The arenas of Ancient Rome - new Israeli Post stamps
Three new stamps from Israeli Post capture the drama and excitement of the Roman arenas of the Roman Empire.
The Roman era was characterised by the excitement of dramas in the Roman arenas when stage plays, chariot racing and gladiators fighting with lions was offered up for the entertainment of the crowds.
Israeli Post has enlisted designer David Ben-Hador to create the three stamps which show Gladiators fighting beside a lion at Beit Guvrin arena - an important town in Roman-occupied Israel; dramatics with costumed performers at Beit She'an, an ancient city in northern Israel; and chariot racing at Caesarea hippodrome, which still has substantial Roman remains.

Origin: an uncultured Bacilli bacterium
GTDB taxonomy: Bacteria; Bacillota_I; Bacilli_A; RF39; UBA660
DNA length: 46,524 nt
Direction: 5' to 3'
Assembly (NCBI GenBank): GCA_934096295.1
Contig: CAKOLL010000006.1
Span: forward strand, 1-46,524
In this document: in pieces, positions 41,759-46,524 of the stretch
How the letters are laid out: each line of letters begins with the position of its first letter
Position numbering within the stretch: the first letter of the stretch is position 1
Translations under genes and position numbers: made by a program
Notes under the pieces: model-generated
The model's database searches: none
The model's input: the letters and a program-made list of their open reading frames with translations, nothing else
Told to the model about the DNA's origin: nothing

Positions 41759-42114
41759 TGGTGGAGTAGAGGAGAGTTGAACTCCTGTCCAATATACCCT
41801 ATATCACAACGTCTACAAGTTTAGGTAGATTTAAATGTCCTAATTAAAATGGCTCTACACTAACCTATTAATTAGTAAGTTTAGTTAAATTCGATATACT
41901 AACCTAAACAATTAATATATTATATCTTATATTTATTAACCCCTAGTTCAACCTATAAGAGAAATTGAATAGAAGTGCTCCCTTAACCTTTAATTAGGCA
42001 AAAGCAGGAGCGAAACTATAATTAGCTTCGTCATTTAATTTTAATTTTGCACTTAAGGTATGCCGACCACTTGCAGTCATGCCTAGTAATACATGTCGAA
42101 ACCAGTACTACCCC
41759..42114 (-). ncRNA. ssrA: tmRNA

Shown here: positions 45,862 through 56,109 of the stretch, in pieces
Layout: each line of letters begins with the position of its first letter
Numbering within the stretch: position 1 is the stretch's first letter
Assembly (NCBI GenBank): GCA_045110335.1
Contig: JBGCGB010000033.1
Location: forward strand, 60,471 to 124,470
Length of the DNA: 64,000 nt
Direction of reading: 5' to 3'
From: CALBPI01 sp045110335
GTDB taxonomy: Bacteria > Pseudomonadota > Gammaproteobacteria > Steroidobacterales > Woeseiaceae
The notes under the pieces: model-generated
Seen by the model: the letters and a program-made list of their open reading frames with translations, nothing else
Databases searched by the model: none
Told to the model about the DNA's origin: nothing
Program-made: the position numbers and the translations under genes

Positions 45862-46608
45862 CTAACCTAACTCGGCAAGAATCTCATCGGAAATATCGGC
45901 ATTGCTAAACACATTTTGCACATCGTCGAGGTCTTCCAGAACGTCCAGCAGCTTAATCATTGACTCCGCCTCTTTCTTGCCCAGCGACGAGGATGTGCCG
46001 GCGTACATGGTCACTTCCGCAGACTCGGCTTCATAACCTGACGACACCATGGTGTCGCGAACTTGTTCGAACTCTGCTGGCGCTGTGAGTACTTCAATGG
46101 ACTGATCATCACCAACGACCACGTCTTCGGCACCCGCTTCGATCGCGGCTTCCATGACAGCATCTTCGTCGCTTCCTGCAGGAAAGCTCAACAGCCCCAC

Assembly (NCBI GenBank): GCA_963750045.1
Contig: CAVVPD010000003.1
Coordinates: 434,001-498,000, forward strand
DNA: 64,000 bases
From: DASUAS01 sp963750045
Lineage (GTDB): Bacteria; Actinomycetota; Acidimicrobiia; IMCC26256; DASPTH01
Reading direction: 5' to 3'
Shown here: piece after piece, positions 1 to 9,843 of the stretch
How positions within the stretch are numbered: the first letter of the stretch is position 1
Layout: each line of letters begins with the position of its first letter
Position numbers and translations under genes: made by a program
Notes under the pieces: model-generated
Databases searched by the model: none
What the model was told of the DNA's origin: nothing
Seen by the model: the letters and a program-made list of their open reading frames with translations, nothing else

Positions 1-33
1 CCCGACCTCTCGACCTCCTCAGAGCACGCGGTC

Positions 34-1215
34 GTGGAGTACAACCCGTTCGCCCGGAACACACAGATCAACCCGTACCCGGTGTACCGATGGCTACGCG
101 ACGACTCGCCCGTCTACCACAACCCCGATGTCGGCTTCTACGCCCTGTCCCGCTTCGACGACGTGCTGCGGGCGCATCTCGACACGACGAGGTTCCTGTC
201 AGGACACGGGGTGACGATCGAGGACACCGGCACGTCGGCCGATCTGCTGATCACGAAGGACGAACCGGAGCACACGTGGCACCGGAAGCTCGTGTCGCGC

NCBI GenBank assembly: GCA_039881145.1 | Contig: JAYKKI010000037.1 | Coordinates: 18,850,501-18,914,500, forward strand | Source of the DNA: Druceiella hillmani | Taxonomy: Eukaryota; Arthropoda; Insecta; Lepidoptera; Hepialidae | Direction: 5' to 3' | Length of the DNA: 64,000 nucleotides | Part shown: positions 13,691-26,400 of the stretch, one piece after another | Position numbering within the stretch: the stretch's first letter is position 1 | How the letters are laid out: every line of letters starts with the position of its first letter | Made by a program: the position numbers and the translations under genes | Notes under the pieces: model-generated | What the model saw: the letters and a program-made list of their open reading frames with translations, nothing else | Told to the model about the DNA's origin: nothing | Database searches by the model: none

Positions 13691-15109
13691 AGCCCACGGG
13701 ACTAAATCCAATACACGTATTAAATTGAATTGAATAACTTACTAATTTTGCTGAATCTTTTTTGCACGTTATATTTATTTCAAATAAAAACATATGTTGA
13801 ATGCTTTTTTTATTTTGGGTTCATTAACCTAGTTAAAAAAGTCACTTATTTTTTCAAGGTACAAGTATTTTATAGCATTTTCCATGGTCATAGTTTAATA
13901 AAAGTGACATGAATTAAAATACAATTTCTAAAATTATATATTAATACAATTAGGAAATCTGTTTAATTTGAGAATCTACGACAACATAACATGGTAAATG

The illustrations on the stamps, the sheet margins and the cancellation were inspired by mosaics from the Roman Period and by 18th and 19th century works of art describing that period (books, paintings,posters).
Roman arenas in Israel
The most common arena in Israel was the semi-circular theatre in which all seats faced the front stage. Every major city in the Roman Empire built a theatre and overall more than 30 theatres of varying sizes were constructed in Eretz Israel.
The Amphitheater, in which the audience sat around a central stage, was usually built outside the city. This venue hosted bloody performances, mostly featuring battles between gladiators or men versus animals.
The Hippodrome (hippos = horse) was also built outside the city and mainly served as a venue for chariot races. The seats were placed along the long sides of the arena. One end had a curved wall and the other had a straight wall where the chariot gates were located.
Issue date: 19 December 2017
Designer: David Ben-Hador
Stamp size: 40mm x 30mm
To purchase the stamps, visit the Israeli Post website. Images copyright Israeli Post.
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